More Benefits of Ginger Tea

The many wellness benefits of ginger tea are very good reasons to try this herbal tea - not to mention ginger tea's delightfully spicy taste and aroma.

Adding herbal tisanes (such as ginger tea) to our everyday diet is a small, simple change that can have profound results for physical, mental, emotional, and spiritual wellness. From calming achy joints and providing a boost in antioxidants, to fostering healthy digestion and soothing a scratchy throat, ginger tea can support us in so many ways, quickly, effectively, and naturally. 

Benefits of Ginger Tea | The Tea Talk

Keep reading to learn more about how very good this herbal tisane is for wellbeing (if you missed our first Benefits of Ginger Tea pages, they begin here).

  • Ginger tea's benefits aren't only enjoyed by drinking this delicious herbal brew... ginger tea has impressive topical benefits, as well. Apply a ginger tea compress to bruises, aches, and pains for quick, natural relief. A ginger tea compress may also aid in alleviating joint stiffness and swelling, and ease arthritic tenderness. Taking a detoxifying ginger tea bath can help ward off a cold or chill, soothe achiness, and reduce anxiety after a stressful day. This fragrant bath will leave you smelling sweet and feeling refreshed, too. 

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  • Traditionally, ginger tea is a popular internal cleanser and purifier. Ginger tea stimulates digestive cleansing and, by encouraging perspiration, this tea also helps rid your body of toxins. To take advantage of the detoxification benefits of ginger tea, enjoy a cup or two, or take a cleansing ginger tea bath. 

Comforting Benefits of Ginger Tea

When you feel a cold or flu coming on, comfort yourself by sipping hot ginger tea throughout the day (no more than 3 - 4 cups) until you feel on the mend.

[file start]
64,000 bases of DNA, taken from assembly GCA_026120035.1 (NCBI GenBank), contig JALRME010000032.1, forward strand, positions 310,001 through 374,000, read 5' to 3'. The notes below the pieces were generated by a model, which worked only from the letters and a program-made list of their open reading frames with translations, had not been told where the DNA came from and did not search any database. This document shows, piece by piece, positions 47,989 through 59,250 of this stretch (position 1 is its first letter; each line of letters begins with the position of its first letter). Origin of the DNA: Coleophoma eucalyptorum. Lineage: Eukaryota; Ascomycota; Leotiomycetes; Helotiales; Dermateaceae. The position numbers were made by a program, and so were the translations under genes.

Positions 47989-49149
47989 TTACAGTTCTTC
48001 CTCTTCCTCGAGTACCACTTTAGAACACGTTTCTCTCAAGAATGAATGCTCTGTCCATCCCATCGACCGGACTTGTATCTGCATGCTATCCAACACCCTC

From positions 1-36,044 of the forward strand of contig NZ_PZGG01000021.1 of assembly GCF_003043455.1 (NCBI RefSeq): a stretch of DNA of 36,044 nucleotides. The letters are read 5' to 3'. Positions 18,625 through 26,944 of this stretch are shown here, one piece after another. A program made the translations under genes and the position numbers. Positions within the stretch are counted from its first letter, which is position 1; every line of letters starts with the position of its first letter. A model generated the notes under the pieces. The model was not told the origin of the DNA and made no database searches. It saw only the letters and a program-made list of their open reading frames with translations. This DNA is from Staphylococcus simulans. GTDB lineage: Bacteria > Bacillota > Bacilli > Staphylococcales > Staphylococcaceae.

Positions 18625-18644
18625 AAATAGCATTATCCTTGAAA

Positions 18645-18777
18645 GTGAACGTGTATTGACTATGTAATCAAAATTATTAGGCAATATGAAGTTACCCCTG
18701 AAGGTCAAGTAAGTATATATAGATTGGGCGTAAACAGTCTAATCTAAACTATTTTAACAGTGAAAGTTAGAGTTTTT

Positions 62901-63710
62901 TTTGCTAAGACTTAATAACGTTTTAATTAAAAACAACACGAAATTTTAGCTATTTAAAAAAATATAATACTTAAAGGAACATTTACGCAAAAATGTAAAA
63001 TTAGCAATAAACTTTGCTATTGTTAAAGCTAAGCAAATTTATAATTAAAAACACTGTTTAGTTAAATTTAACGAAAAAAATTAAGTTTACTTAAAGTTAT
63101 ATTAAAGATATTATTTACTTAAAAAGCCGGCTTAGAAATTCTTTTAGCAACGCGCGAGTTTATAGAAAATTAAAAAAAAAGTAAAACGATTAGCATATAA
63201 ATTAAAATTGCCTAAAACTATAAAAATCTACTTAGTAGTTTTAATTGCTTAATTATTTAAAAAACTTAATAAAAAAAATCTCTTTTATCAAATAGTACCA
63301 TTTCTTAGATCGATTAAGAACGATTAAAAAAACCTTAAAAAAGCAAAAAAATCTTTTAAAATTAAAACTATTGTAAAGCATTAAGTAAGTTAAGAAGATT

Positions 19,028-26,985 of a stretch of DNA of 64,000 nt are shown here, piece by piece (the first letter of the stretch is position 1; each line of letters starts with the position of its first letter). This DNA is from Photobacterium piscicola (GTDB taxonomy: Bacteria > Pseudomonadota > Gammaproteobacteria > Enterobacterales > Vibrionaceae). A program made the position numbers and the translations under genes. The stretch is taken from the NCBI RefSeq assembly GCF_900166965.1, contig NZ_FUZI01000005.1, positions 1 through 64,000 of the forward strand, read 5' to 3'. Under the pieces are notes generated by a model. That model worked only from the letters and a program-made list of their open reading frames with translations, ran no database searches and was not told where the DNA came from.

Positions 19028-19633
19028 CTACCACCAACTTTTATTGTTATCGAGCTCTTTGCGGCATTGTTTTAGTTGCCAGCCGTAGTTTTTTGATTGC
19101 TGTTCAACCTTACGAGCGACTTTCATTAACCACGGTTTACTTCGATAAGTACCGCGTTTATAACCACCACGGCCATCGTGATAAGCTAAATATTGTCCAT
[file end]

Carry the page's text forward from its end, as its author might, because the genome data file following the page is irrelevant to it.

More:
• Ginger tea may be a helpful addition to your overall weight-management plan. Ginger tea is an excellent source of antioxidants, which can support a healthy metabolism and encourage the body to burn fat more effectively. Ginger tea's warming properties and superb flavor are other reasons why this tea may help you reach or maintain your healthy weight... Drink ginger tea with or between meals, and its warming properties can help to keep you feeling full longer. Enjoying flavorful foods and beverages (like ginger tea) encourages us to feel more satisfied and be less apt to go in search of unhealthy snacks, too. 
Benefits of Ginger Tea | The Tea Talk
  • If you need some extra support during that time of the month, try nurturing yourself with some ginger tea. Consuming ginger tea may ease the severity of menstrual cramps, and, if your period is a day or two late, ginger tea may encourage menstruation. To enjoy even more of ginger tea's pain-thwarting abilities, why not apply a soothing ginger tea compress or soak in a therapeutic ginger tea bath to ease cramps and lower back pain during your period? 
  • The high levels of antioxidants in ginger tea can keep us looking and feeling more youthful. One of the many benefits of antioxidants is that they promote skin wellness and vitality, resulting in improved skin elasticity, firmness, and a healthy glow. The extra hydration you get from sipping ginger tea nourishes and benefits your skin, as well.

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  • Traditionally, ginger is valued as an aphrodisiac, so, if you're planning a romantic evening, why not add some ginger tea to your dinner menu? 

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Ginger tea is one of the most beloved herbal teas around the world, with good reason. Delightfully zesty and fragrant, ginger tea has so much to offer in keeping us looking and feeling our best. And, making ginger tea from scratch is remarkably simple and wonderfully delicious. 

Add a bit of ginger - fresh, dried, powdered, or even candied - to black, green, or another tea. It will spice up your tea's taste and aroma, and give you some extra wellness benefits, too. 

Traditional herbal wisdom and present-day research provide us with sound information about the benefits of teas, so we can rest assured that, by choosing good teas for us, we are boosting and encouraging wellness. 

Before enjoying these benefits of ginger tea...